When you need to adhere two or more surfaces together, it is not always easy as grabbing whatever type of glue you have close by. Different materials require vastly different adhesives, and using the wrong one could cause serious problems. Rubber is one material that is notably difficult to bond. It comes in many different types and is used in a wide range of applications requiring diverse electrical, thermal, chemical and physical properties. The adhesives you use, of course, must also satisfy these requirements. There are several things you need to know and do when bonding rubber. Let’s take a closer look.
Types of Rubber
There are numerous types of rubber on the market, and some are more common than others. Some of the ones that you are most likely to encounter include nitrile rubber, butyl rubber, polyurethane rubber, silicone rubber, EPDM rubber, and natural rubber. There are countless others, too, but these are the ones we see most often in our daily lives in the form of things like hoses, gaskets, inner tubes, seals, etc.
Preparing Rubber for Bonding
No matter what type of rubber you are working with, properly preparing it is the first step to a successful bond. Start by performing a thorough solvent degrease to remove things like slip additives, mold release, and other processing lubricants. A quick wipe with isopropanol is usually your best bet, as acetone may be too strong for certain types of rubber.
What Type of Adhesive to Use
In general, cyanoacrylate instant adhesive is the best choice for bonding rubbers. More commonly known as super glue, this product cures in just seconds and lets you know quickly whether or not the bond will hold. When applying cyanoacrylate, apply only a tiny drop and make sure both surfaces are squeezed together tightly. If the bond fails quickly, you may be dealing with one of the more challenging types of rubber, such as silicone rubber or natural rubber.
For natural rubber or EPDM, try using a specialist cyanoacrylate adhesive, such as ASI RP Series Cyanoacrylate Super Glue. This product provides strong adhesion for most substrates, but it is especially effective for rubber and plastic. If you are working with silicone rubber, you will need to use a primer, such as Permabond POP, before applying the adhesive. If flexibility is desired, Permabond 2050 cyanoacrylate works well.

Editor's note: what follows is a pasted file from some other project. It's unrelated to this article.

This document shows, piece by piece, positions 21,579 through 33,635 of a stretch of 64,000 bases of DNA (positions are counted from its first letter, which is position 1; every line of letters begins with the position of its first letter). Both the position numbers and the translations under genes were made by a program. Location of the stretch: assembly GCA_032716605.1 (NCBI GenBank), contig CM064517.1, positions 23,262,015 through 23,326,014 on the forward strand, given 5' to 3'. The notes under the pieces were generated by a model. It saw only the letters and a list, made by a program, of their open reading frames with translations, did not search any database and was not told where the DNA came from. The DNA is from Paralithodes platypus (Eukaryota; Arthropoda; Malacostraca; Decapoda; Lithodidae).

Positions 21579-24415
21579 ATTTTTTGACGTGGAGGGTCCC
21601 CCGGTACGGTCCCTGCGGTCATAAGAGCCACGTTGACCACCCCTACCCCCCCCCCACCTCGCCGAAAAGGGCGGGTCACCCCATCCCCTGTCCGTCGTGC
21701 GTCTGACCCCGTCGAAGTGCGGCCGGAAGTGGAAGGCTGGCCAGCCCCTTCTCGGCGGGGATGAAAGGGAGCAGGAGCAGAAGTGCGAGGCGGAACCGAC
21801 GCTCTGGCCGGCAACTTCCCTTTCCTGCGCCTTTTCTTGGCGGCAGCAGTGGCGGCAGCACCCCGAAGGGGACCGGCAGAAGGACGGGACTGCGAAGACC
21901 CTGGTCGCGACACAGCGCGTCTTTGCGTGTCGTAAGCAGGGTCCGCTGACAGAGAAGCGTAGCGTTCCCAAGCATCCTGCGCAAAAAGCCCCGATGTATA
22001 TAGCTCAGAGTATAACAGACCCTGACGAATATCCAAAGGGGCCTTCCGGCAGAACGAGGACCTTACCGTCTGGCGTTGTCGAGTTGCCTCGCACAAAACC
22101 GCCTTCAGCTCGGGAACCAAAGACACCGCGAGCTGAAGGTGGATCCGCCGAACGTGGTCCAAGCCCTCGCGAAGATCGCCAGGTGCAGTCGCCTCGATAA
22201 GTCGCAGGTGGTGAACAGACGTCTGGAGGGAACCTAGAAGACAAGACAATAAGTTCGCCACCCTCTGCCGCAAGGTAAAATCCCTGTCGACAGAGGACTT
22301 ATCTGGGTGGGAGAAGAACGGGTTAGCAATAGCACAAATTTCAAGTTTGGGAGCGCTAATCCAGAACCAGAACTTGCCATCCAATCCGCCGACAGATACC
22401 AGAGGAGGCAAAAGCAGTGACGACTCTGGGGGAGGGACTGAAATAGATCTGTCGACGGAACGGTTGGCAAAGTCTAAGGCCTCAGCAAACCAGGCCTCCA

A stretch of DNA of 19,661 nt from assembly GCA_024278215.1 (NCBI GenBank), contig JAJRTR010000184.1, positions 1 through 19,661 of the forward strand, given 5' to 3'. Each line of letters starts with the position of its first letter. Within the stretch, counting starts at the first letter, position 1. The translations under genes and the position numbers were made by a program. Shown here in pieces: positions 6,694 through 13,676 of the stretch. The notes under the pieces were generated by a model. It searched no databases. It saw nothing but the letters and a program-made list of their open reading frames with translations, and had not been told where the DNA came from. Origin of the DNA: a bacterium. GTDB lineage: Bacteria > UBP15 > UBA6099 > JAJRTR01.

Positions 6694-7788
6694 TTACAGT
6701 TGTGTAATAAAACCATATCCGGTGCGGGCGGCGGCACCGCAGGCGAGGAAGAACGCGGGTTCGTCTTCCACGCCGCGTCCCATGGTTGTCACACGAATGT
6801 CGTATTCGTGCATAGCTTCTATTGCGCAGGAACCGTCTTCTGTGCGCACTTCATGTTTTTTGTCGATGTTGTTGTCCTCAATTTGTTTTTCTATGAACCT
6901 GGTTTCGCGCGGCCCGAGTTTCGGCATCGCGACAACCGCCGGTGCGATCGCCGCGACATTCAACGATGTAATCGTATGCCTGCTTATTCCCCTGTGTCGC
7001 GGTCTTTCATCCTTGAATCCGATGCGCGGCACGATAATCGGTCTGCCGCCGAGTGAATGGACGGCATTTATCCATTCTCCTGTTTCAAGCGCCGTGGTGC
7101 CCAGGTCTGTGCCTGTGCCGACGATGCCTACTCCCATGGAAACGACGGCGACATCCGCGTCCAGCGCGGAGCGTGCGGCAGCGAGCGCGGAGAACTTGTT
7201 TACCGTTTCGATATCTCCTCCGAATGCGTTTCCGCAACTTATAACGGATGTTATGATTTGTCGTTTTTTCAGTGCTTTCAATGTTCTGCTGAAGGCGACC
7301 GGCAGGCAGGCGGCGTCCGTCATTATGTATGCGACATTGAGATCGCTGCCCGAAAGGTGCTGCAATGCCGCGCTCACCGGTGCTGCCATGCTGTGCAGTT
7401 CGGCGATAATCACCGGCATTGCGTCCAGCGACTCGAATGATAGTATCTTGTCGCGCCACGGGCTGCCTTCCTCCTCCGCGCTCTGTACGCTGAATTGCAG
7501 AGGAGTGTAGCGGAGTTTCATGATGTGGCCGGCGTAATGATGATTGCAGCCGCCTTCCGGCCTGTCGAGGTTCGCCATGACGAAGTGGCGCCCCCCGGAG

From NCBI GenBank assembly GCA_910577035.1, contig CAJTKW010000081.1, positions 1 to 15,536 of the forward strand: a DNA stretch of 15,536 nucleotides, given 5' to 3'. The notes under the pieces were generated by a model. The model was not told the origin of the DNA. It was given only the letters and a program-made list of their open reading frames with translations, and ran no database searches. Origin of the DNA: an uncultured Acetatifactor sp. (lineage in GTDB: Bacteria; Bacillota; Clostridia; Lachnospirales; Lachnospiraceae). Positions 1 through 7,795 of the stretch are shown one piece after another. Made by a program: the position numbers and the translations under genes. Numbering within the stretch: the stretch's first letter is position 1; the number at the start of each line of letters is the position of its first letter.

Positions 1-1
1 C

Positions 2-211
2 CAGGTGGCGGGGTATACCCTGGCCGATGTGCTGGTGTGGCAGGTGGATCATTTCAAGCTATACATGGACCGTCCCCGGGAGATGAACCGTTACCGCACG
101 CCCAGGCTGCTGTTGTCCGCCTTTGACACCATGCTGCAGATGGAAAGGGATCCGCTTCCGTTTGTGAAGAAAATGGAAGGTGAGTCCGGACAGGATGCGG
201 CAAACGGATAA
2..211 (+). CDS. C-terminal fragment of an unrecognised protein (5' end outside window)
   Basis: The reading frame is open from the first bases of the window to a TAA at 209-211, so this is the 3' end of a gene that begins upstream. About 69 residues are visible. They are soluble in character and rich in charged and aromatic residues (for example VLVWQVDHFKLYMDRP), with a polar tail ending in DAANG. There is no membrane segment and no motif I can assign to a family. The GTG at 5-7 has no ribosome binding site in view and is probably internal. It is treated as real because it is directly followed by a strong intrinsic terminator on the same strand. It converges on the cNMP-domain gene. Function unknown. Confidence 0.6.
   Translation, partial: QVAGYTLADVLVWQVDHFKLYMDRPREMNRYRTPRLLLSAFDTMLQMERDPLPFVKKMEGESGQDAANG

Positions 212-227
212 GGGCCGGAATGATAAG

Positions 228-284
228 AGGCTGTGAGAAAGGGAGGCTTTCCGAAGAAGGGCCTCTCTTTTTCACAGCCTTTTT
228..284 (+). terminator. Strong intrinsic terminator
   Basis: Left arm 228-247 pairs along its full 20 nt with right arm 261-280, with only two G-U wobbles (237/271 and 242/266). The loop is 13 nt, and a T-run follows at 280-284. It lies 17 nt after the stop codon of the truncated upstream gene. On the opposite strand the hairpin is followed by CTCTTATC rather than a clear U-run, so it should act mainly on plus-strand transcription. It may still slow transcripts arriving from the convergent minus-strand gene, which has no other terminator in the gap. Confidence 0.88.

Bonding Rubber to Other Substrates
Bonding two rubber surfaces together can be challenging enough, but, when you need to bond rubber to another substrate, the challenge can become even greater. When you need to glue rubber to plastic, metal, glass, or any other substrate, you need to consider the properties of each and your ultimate goal. While cyanoacrylate is the ultimate choice for many applications, it cannot be used on many plastics, as it can eat through the material.
When working with multiple substrates, an epoxy adhesive is often the best solution. While epoxies are not the best choice for bonding rubber to rubber, they do effectively allow you to bond rubber to other materials, including metal and glass. Fast-curing silicone compounds are also an option, especially for small projects.
When bonding rubber, it is important to use the right type of adhesive. Using the wrong type could result in damage to your substrates or prevent them from adhering together. Cyanoacrylate is one of the products of choice for bonding rubber to rubber, but it is not always effective.
Properly cleaning the surfaces to remove things like mold releasers and lubricants increases your chance of a successful bond, but sometimes a different product is needed. At Glue Gun, we stock numerous adhesives for a wide range of projects. Whether you are in need of a high-quality cyanoacrylate super glue, an epoxy, or a silicone adhesive, we have you covered. Contact us today or browse our website for the adhesive products you need for bonding rubber.